Dec 04, 2022  
2021-2022 Graduate Bulletin 
2021-2022 Graduate Bulletin [ARCHIVED CATALOG]

Economics, PhD

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The Ph.D. program is designed to enable the graduate to contribute to economic research and policy making. The program is aimed at preparing students for careers in academia, government, and the private sector. To attain these objectives, the program is structured to provide the student with the appropriate knowledge, understanding, skills and abilities, including: 

 1. An understanding of economic theory;  

 2. Skill in the use of quantitative techniques, specifically mathematics and statistics;  

 3. An extensive exposure to the research, institutions, and issues in several fields; 

 4. Experience in the development of research projects throughout their entire program; 

 5. Research and writing skills that will lead to the publication of original research; and  

 6. Competence in communicating economic knowledge to broad and diverse audiences. 

More information about the PhD in Economics is available at 


Admission Requirements  

Applications are submitted online through the Graduate School, and must include: 

1. A resume  

2. A one-to-two page personal essay about why you want to attend graduate school in economics  

3. Two or three confidential letters of recommendation  

4. Unofficial copies of your GRE scores, transcript, and TOEFL score (if required). 


Degree Requirements  

1. Economic Theory. The student must demonstrate competence in economic theory as demonstrated by passing a departmental written examination in economic theory. This examination will be given twice a year, at the beginnings of the spring semester and the eight-week summer session. Students failing the examination will be given a second attempt; those failing on the second attempt will not be allowed to continue in the program. Minimum preparation for the written examination in economic theory can be achieved by taking the following core courses:


2. Statistics/Econometrics. The student must demonstrate competence in the area of statistics and econometrics. This competence may be demonstrated by satisfactory performance in the following courses:


3. Elective Areas. All Ph.D. students must choose two fields of study approved by the student’s Advisory Committee. The two fields may be chosen from the following: Environmental/Health Economics, Industrial Organization, International Economics, Labor Economics,Macroeconomics, Public Economics. Minimum course preparation for each field shall consist of at least two courses as determined by the student’s Advisory Committee. In addition to the two chosen fields, the student is encouraged to take elective courses in other areas of economics,such as econometrics or economic theory, or in other disciplines such as Agricultural Economics, Finance, Marketing, Management, Mathematics, or Public Administration.

4. Supporting Work. At least nine hours of supporting course work must be selected. These courses must be approved by the student’s Advisory Committee. This supporting work will allow the student to pursue more intensive study of one or both of the two chosen fields, or to pursue courses in other fields of economics. The supporting work cannot consist of 400 or 500level courses, ECO 610   or ECO 611  , ECO 652  , or any of the core courses in economic theory (ECO 601  , ECO 602  , ECO 701  , ECO 702  , ECO 704  , ECO 705 ) or econometrics (ECO 603 , ECO 703 , ECO 706 ). Supporting work can also be courses from other disciplines including Agricultural Economics, Finance, Mathematics, Statistics, or Public Policy with the approval of the Director of Graduate Studies.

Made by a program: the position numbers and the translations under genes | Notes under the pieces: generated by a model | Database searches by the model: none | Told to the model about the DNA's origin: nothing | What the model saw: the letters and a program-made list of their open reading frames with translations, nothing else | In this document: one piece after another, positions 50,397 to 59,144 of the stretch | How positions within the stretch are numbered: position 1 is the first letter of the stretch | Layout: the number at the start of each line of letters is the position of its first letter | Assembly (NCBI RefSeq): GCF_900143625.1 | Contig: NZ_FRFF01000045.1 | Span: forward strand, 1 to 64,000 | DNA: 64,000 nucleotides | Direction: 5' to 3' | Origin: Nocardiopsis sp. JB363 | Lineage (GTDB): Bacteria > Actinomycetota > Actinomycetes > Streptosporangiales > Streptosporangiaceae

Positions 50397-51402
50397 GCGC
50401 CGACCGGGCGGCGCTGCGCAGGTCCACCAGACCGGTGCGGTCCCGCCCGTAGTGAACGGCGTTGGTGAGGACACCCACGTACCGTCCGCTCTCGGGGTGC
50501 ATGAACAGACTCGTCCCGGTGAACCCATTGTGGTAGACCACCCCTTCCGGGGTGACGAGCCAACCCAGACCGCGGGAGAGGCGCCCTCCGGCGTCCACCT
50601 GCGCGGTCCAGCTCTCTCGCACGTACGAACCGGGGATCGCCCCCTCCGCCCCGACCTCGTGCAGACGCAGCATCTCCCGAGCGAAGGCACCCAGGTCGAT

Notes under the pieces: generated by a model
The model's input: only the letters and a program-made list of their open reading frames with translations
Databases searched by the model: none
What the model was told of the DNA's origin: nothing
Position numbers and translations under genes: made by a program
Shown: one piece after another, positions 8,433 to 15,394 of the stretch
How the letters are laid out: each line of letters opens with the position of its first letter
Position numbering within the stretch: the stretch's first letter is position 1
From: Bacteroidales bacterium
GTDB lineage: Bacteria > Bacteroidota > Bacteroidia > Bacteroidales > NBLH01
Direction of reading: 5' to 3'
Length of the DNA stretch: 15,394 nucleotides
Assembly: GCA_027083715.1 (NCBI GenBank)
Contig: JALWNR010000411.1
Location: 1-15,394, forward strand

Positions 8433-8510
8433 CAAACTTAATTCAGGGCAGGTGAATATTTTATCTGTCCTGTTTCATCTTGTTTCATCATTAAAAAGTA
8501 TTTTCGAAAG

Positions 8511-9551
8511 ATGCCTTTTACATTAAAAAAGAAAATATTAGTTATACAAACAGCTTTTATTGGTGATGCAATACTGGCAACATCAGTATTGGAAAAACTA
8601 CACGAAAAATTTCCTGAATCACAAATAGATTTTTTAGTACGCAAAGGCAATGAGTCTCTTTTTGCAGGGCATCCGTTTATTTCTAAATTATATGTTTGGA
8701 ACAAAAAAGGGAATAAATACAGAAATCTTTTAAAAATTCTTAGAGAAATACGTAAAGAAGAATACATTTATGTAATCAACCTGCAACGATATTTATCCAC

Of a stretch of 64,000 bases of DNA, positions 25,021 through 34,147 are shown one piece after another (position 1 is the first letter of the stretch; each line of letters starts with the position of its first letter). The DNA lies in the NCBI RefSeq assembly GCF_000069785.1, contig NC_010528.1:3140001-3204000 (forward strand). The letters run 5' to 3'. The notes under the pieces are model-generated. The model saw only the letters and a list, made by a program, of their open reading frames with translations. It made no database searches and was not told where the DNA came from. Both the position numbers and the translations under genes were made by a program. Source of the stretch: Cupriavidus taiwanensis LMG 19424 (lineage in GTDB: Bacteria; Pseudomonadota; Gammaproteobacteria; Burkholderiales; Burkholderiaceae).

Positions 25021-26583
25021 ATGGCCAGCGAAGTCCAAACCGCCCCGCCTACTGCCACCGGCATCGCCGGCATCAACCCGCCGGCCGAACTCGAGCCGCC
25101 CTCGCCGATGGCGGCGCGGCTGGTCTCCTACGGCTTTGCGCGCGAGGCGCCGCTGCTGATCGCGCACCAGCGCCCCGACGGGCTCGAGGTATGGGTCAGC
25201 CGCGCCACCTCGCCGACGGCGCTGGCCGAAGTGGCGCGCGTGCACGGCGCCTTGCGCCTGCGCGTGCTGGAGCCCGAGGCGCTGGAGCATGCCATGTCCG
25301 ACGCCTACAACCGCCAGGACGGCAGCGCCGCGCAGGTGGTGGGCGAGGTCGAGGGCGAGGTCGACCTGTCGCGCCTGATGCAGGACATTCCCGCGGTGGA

5. Grades. Minimum average of grade B in all courses attempted for graduate credit after being admitted to the Graduate School. Students obtaining six quality points below a B average will automatically be dropped by the department.


6. Qualifying Examinations

a. Written Examination: The written examination must be taken in one of the student’s two elective fields as part of the requirements for candidacy for the The choice of the field in which the student takes the exam should reflect the intended field in which the student is to write his or her dissertation. This examination is given twice absession. Fields may elect to require a paper in addition to an exam; this will be communicated to the students at the beginning of the academic year. The written examination is prepared and graded by specialists in the respective fields. In the event that the student fails the examination, the student’s Advisory Committee determines the conditions which must be met before another examination is given. The minimum time between examinations is four months. Two failures to pass the written examination constitute failure of the qualifying examination.

b. Oral Examination: After passing the written qualifying examination, the Director of Graduate Studies
will, on the advice of the Advisory Committee, schedule through the Graduate School an oral examination which will be administered by the Advisory Committee. The examination will ordinarily consist of the presentation and defense of a dissertation proposal.

7. The Ph.D. Dissertation. The dissertation will be based on original research on a significant topic. The dissertation will be defended in an oral examination.

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